Zoos as Prisons

While proponents of captivity look at the potential zoos have to serve the public, opponents put a much greater emphasis on the interests of the individual animals, focusing more so on the question of whether or not zoos are morally right. Beyond just the matter of animal welfare, animal rights advocates oppose all forms of captivity regardless of how humane or responsible the facilities may be, with one of their best arguments being that zoos, along with putting the wellbeing of the animals at risk, compromise the rights of the animals.

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Image from Google.
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Image from Google.

A prominent concern opponents bring up is that depriving animals of their freedom decreases their quality of life. The organization People for the Ethical Treatment of Animals has stated that zoos “preclude or severely restrict natural behavior such as flying, swimming, running, hunting, climbing, scavenging, foraging, digging, exploring, and selecting a partner.” Though some species may be able to tolerate these conditions, for others “the physical and mental frustrations of captivity often lead to abnormal, neurotic, and even self-destructive behavior.” For example, in some of the more extreme cases, birds have been observed plucking their own feather and primates throwing feces and eating their own vomit, behaviors typically not seen in the wild. Ultimately, given the negative effects of captivity, animal rights activists argue that animals should not be forced to suffer at the hands of humans.

Additionally, many opponents claim that keeping animals in captivity is no more than treating them as property, a major violation of their rights as living beings. PETA, a leader in the animal rights movement, has criticized zoos saying, “The zoo community regards the animals it keeps as commodities, and animals are regularly bought, sold, borrowed, and traded without any regard for established relationships.” Many species, like elephants for example, are known to form long lastly bonds of friendship, that are essential to their wellbeing, something opponents claim zoos either disregard or do not put first, because they are more focused on serving their own agenda. Ultimately, PETA asserts that zoos operate with the main goal of making money, which is why baby animals are continuously bred to attract more visitors. This results in surplus animals and, because zoos only have so much space and need to maintain a certain amount of genetic diversity, “older animals may be “warehoused” behind the scenes or shuffled off to shabby roadside zoos, animal dealers, or auctions.” Fundamentally, opponents claim, zoos exploit animals for profit, putting their happiness and dignity on the backburner.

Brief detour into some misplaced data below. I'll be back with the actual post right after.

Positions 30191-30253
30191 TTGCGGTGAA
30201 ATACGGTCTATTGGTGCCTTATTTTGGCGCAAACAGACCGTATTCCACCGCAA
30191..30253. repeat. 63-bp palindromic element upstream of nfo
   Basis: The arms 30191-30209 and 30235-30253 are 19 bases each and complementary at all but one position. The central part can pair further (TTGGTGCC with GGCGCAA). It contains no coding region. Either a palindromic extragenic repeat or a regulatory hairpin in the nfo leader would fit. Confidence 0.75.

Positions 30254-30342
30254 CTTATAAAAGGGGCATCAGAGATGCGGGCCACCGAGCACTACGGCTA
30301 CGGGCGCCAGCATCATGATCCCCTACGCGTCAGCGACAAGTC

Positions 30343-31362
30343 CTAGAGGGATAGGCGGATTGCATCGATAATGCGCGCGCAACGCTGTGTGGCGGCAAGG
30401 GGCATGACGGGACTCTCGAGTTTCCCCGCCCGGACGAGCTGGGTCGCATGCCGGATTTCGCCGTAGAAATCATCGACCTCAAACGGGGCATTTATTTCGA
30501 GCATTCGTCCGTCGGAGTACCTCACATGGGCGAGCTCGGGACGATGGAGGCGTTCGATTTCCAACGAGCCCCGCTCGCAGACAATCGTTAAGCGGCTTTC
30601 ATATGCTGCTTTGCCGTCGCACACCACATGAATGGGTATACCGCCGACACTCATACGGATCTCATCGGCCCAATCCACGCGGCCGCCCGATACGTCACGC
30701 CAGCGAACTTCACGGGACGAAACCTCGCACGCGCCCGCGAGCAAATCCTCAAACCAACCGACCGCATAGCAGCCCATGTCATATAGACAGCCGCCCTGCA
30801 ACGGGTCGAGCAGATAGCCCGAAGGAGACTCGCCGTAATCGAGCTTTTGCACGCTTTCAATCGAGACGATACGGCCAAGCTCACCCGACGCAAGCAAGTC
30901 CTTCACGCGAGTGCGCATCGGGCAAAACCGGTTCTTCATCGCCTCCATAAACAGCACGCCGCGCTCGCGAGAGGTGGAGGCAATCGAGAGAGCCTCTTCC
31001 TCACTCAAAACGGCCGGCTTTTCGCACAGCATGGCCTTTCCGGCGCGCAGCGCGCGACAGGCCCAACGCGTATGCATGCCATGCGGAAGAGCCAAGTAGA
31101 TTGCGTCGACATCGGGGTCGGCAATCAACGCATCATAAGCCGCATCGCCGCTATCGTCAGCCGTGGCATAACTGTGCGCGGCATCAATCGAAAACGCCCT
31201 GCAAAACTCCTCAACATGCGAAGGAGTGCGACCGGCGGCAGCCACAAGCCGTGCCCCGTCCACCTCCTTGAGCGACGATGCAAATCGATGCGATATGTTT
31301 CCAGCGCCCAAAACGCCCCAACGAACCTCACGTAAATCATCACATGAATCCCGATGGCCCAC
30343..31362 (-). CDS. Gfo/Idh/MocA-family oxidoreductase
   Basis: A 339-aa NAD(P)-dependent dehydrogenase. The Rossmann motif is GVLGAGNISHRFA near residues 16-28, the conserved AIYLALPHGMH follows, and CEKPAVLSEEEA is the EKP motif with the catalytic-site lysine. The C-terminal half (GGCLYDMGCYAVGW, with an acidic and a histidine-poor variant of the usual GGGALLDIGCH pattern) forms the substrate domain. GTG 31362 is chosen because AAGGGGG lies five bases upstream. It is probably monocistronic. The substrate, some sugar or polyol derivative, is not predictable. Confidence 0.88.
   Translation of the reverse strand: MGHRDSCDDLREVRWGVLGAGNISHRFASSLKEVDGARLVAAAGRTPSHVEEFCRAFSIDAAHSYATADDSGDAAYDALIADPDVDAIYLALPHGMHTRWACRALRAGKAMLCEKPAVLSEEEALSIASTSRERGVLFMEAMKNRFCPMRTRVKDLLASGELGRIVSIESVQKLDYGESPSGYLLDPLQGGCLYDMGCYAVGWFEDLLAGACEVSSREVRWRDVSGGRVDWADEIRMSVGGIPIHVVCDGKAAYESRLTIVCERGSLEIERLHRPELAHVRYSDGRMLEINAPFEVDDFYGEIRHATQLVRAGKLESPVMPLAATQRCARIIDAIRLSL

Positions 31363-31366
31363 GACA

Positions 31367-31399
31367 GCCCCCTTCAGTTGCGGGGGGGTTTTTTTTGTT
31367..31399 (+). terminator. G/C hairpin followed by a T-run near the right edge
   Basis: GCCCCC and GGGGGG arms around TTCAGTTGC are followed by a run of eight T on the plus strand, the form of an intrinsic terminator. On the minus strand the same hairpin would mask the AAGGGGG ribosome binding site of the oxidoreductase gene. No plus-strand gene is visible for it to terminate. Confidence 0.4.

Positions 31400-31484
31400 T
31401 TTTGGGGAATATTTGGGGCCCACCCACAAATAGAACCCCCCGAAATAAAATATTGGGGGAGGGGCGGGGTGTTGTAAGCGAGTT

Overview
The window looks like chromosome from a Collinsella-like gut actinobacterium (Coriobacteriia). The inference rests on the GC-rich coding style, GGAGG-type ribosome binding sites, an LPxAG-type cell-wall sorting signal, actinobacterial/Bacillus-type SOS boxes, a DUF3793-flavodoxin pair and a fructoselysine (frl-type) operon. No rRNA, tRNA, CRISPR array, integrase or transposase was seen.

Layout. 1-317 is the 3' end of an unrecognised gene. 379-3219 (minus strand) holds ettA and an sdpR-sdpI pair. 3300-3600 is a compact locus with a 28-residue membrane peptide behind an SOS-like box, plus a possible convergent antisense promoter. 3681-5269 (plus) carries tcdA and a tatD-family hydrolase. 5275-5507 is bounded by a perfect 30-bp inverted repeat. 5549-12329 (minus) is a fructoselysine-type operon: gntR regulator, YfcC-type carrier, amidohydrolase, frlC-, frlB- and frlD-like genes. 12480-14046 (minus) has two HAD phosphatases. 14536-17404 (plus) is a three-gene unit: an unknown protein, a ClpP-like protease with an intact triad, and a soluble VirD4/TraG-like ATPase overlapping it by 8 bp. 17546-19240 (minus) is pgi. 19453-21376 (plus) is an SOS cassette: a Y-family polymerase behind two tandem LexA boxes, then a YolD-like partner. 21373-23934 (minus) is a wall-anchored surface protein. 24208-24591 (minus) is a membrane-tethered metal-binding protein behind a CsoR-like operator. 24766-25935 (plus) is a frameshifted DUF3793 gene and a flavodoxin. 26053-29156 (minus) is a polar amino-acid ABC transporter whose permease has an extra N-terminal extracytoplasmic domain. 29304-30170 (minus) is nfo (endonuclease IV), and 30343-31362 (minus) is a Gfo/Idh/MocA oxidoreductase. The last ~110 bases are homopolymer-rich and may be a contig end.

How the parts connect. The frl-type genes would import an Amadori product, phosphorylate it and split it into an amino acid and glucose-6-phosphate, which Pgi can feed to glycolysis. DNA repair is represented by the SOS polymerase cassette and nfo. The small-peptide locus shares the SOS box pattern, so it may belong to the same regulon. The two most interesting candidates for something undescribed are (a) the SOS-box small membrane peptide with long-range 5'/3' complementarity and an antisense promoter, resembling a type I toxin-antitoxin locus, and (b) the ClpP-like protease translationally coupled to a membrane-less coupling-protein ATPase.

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Image from Google.
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Cecilia. Image from Google.

Some believe that certain animals should have legal rights and protections, including the right to liberty. This for the most part applies to species that have been scientifically proven to be highly intelligent, including great apes, elephants, and cetaceans. The organization The Nonhuman Rights Project has stated, “These are complex animals who have deep emotions, understand each other’s minds, live in complicated societies, transmit culture, use sophisticated communication, solve difficult problems, and even mourn the loss of their loved ones.” Therefore they claim these animals should be able to attain “person” status rather than just being considered “things” or “property”, meaning would they have the right to not suffer in captivity. One chimpanzee named Cecilia, from a zoo in Argentina, whom The Association of Professional Layers for Animals Rights (AFADA) deemed was “unlawfully confined without companionship”, was this month ruled by a judge to be released from the zoo and transferred to a sanctuary. In this case the animal was legally considered a “nonhuman person” and recognized to have some basic rights, with the judge stating that the species has the right to “development and life in their natural habitat.”

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Image from Google.

For the most part, the argument that animals deserve rights and liberty appeals to human empathy. From this perspective, captive animals should not be viewed as tools needed to accomplish some goal, whether it be entertainment and profit, or education and conservation. Furthermore, animal rights advocates would argue that an animal is an individual being, rather than simply part of a greater population, species, or ecosystem, challenging us to focus not on humans or populations in the wild, but on the actual animals inhabiting zoos and being directly affected.

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